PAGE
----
C. albicans 1000 4000 Mature biofilm; XTT, crystal violet, and inverted light microscopy [58]
    Carvone/Carvol
    (monotherpene)
    Carum carvi,
    Mentha spicata
    C. albicans >4000 250 Mature biofilm; XTT, crystal violet, and inverted light microscopy [58]
    β-Caryophyllene
    (sesquiterpene)
    Helichrysum italicum,
    Caryophyllusaromaticus
    C. albicans No data 100–500 Biofilm formation; confocal laser microscopy [35]
    1,4-Cineole
    (monotherpene)
    Rosmarinus officinalis ,
    Thymus vulgaris
    C. albicans >4000 4000 Mature biofilm; XTT, crystal violet, and inverted light microscopy [58]
    1,8-Cineole/Eucalyptol
    (monotherpene)
    Eucalyptus globulus,
    Salvia officinalis,
    Pinus sylvestris
    C. albicans 4000 4000 Mature biofilm; XTT, crystal violet, and inverted light microscopy [58]
    8 4 Mature biofilm; luminescence [39]
    3000–23,000 Not or 3000–23,000 Biofilm formation; crystal violet and absorbance [59]
    C. glabrata 2000 Not
    C. krusei 4000 2000–4000
    C. parapsilosis 2000 1000–2000
    C. tropicalis 4000 2000–4000
    Cinnamaldehyde
    (aldehyde)
    Cinnamomum sp.,
    Apium graveolens
    C. albicans 62 125 Mature biofilm; XTT, crystal violet, and inverted light microscopy [56]
    50–400 25–200 Mature biofilm; XTT [63]
    Cinnamic acid
    (phenolic acid)
    Cinnamomum sp. C. albicans 2000 4000 Mature biofilm; XTT, crystal violet, and inverted light microscopy [56]
    Citral
    (monotherpene)
    Melissa officinalis,
    Backhousia citriodora
    C. albicans 500 1000 Mature biofilm; XTT, crystal violet, and inverted light microscopy [58]
    Citronellal
    (monotherpene)
    Cymbopogon citratus ,
    Melissa officinalis
    C. albicans 500 1000 Mature biofilm; XTT, crystal violet, and inverted light microscopy [58]
    β-Citronellol
    (monotherpene)
    Melissa officinalis,
    Pelargonium roseum
    C. albicans 500 1000 Mature biofilm; XTT, crystal violet, and inverted light microscopy [58]
    Cuminaldehyde
    (monotherpene)
    Carum carvi ,
    Cinnamomum verum
    C. albicans 1000 to >4000 6000–7000 Biofilm formation; MTT [62]
    p-Cymene
    (monotherpene)
    Thymus vulgaris,
    Eucalyptus sp.
    C. albicans 2000 4000 Mature biofilm; XTT, crystal violet, and inverted light microscopy [58]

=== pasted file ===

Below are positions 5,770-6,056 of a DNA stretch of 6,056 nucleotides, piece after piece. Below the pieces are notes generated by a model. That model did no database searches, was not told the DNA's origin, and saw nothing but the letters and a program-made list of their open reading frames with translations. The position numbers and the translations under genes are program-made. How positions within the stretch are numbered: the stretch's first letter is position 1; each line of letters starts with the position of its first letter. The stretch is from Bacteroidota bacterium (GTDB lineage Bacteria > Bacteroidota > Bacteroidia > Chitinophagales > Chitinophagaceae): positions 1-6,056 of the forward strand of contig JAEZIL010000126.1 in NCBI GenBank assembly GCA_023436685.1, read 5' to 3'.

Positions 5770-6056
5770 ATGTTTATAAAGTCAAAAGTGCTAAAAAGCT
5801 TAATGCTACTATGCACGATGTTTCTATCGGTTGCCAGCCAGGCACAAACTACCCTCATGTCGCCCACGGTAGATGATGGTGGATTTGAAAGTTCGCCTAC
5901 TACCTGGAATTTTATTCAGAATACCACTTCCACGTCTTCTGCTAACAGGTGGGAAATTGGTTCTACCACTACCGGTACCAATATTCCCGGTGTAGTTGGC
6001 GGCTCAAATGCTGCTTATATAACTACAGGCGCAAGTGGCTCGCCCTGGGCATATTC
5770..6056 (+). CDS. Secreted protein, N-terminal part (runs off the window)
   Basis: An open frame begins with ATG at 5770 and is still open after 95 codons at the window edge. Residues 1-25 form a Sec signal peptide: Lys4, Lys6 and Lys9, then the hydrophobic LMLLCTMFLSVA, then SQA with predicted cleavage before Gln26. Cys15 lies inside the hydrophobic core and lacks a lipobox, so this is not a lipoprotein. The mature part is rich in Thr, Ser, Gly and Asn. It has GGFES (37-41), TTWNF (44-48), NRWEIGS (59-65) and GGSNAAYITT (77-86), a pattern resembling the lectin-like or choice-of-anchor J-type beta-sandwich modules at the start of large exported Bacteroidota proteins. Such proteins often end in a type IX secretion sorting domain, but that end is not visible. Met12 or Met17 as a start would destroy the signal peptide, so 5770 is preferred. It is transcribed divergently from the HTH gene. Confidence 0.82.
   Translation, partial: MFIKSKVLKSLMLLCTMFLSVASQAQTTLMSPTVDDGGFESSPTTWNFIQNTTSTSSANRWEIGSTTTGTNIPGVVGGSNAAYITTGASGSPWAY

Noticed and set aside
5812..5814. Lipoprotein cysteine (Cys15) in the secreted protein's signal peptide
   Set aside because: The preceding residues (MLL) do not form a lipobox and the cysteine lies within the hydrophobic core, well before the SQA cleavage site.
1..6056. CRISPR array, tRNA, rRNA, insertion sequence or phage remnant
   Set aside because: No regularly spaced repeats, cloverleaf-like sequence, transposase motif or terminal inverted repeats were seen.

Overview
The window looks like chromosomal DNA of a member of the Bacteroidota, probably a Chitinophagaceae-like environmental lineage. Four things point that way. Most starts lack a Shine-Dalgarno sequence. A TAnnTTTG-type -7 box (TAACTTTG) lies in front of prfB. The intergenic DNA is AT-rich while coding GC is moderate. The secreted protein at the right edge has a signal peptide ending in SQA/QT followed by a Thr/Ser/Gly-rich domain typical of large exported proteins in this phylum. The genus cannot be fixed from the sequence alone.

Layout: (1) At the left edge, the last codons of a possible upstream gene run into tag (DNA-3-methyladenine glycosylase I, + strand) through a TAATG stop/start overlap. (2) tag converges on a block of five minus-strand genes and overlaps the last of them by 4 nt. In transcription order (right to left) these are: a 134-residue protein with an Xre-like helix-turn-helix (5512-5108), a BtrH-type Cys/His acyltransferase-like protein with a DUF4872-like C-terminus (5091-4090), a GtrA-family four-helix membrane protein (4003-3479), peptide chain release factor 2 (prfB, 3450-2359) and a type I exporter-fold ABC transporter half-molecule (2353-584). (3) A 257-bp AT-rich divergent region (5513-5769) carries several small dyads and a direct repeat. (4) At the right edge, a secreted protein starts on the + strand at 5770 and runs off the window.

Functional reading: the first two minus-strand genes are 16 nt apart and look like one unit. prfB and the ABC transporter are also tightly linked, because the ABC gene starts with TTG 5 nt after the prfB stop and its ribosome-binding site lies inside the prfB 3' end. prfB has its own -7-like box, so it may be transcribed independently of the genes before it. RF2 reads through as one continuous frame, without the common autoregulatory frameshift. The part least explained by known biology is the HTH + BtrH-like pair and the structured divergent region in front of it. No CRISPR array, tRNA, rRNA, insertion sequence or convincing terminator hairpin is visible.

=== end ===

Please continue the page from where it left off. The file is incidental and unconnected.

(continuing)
8-Deoxoantidesmone
    (alkaloid)
    Waltheria indica C. albicans 16 32 Mature biofilm; XTT [55]
    C. glabrata >32 32
    C. krusei 32 32
    C. parapsilosis 32 32
    C. tropicalis >32 32
    2′,4′-Dihydroxy-3′-methoxychalcone
    (chalcone)
    Zuccagnia punctata,
    Oxytropis falcata
    C. albicans 100 25 Biofilm formation and mature biofilm; XTT and crystal violet [52]
    Dioscin
    (steroidal saponin)
    Dioscorea sp.,
    Chamaecostus
    C. albicans 3.9–15.62 3.9–31.25 Biofilm formation and mature biofilm; MTT [30]
    Ellagic acid
    (polyphenol)
    Punica granatum L. C. albicans 75–100 25–40 Biofilm formation and mature biofilm; crystal violet [48]
    Emodin
    (anthraquinone)
    Rheum palmatum,
    Frangula alnus
    C. albicans 12.5–50 Not or 100–400 Biofilm adhesion; MTT [64]
    4α,5α-Epoxy-10α,14H-1-epi-inuviscolide
    (sesquiterpene lactone)
    Carpesium macrocephalum C. albicans >128 38 Biofilm formation and mature biofilm; XTT [65]
    Eugenol
    (phenol)
    Syzygium aromaticum ,
    Cinnamomum sp.
    C. albicans 50–400 12.5–200 Mature biofilm; XTT [63]
    250 500 Mature biofilm; XTT, crystal violet, and inverted light microscopy [58]
    500 500 Mature biofilm; XTT, crystal violet, and inverted light microscopy [56]
    1200 10,000–80,000 Mature biofilm; XTT [66]
    Farnesol
    (sesquiterpene)
    Tilia sp.,
    Cymbopogon sp.
    C. albicans 1000 500 Mature biofilm; XTT, crystal violet, and inverted light microscopy [56]
    1000 500 Mature biofilm; XTT, crystal violet, and inverted light microscopy [58]
    Gallic acid
    (phenolic acid)
    Polygonum sp.,
    Buchenavia tomentosa
    C. albicans 5000 2500 Biofilm formation and mature biofilm; culture [29]
    Geraniol
    (monotherpene)
    Pelargonium graveolens,
    Rosa sp.
    C. albicans 1000 1000 Mature biofilm; XTT, crystal violet, and inverted light microscopy [58]
    C. albicans 100–20,000 300–1250 Mature biofilm; XTT [61]
    C. albicans No data 1000–8000 Mature biofilm; XTT [46]
    C. glabrata 100–20,000 300–1250 Mature biofilm; XTT [61]
    C. parapsilosis 100–20,000 300–1250
    Guaiacol
    (phenol)
    Guaiacum officinale ,
    Apium graveolens
    C. albicans 500 1000 Mature biofilm; XTT, crystal violet, and inverted light microscopy [56]
    Hydroxychavicol
    (phenol)